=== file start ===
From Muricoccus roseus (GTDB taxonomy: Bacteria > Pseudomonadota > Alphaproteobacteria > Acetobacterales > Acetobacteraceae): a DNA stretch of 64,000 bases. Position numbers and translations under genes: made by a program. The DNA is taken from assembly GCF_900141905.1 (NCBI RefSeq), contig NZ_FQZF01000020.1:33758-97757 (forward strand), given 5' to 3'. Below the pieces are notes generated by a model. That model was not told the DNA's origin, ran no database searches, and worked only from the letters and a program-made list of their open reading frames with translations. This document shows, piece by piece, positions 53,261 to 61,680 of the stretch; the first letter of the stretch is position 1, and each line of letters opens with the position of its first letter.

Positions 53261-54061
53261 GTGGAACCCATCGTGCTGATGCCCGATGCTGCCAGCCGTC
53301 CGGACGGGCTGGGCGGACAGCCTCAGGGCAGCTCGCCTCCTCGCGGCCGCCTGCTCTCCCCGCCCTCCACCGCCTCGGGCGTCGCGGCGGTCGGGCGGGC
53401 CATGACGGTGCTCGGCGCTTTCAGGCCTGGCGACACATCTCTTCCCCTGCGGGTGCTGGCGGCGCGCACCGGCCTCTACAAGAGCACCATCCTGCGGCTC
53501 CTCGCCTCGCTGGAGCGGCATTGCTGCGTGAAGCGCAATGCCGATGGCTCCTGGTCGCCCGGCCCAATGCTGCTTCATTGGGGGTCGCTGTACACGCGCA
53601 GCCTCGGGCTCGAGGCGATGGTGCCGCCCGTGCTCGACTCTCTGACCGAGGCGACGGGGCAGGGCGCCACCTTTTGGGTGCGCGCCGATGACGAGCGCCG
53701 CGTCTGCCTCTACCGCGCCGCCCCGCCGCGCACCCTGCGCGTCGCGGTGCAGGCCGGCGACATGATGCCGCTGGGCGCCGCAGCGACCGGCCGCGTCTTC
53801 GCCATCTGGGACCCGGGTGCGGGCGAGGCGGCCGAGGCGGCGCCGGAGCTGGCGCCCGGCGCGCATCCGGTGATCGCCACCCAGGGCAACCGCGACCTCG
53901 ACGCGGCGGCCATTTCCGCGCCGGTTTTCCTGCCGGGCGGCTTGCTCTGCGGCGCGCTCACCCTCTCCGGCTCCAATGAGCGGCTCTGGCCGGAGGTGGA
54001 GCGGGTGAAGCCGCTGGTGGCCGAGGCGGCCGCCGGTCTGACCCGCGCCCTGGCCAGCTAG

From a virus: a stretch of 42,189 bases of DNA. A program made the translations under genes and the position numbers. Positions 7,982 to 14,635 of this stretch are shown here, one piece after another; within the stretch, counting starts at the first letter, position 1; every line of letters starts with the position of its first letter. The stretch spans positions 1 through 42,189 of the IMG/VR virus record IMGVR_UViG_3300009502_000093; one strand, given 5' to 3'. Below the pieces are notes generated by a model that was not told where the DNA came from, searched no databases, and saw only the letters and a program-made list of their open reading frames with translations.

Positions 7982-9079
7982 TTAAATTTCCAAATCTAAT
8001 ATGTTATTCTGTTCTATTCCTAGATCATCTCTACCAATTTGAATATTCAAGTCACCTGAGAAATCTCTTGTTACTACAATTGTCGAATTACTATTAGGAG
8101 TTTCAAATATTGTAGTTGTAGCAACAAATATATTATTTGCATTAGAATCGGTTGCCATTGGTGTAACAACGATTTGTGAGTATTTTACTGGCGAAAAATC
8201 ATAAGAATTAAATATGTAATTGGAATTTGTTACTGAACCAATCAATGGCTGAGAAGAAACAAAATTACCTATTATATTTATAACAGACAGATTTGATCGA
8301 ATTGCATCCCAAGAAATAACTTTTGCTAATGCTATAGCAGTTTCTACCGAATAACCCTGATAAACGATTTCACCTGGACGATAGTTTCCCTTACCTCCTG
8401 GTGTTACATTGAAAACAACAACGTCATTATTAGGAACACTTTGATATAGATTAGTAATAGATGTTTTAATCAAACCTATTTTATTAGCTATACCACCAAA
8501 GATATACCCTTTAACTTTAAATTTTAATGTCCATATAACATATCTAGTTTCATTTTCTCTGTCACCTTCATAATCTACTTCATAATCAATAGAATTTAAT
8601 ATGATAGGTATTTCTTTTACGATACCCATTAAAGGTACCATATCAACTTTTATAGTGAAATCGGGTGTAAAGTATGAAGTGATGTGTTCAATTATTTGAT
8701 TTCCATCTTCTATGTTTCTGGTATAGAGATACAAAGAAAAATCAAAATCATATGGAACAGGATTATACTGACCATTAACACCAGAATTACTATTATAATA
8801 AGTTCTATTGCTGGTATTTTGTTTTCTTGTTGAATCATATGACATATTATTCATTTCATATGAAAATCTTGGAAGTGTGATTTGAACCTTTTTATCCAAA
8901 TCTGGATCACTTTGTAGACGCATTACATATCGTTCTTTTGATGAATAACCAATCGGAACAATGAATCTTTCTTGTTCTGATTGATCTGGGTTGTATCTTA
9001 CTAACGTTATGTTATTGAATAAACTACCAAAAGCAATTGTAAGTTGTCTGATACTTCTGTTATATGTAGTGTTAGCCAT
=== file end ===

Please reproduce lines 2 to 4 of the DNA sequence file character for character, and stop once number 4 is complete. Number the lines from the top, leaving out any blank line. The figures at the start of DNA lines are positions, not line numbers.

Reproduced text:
Positions 53261-54061
53261 GTGGAACCCATCGTGCTGATGCCCGATGCTGCCAGCCGTC
53301 CGGACGGGCTGGGCGGACAGCCTCAGGGCAGCTCGCCTCCTCGCGGCCGCCTGCTCTCCCCGCCCTCCACCGCCTCGGGCGTCGCGGCGGTCGGGCGGGC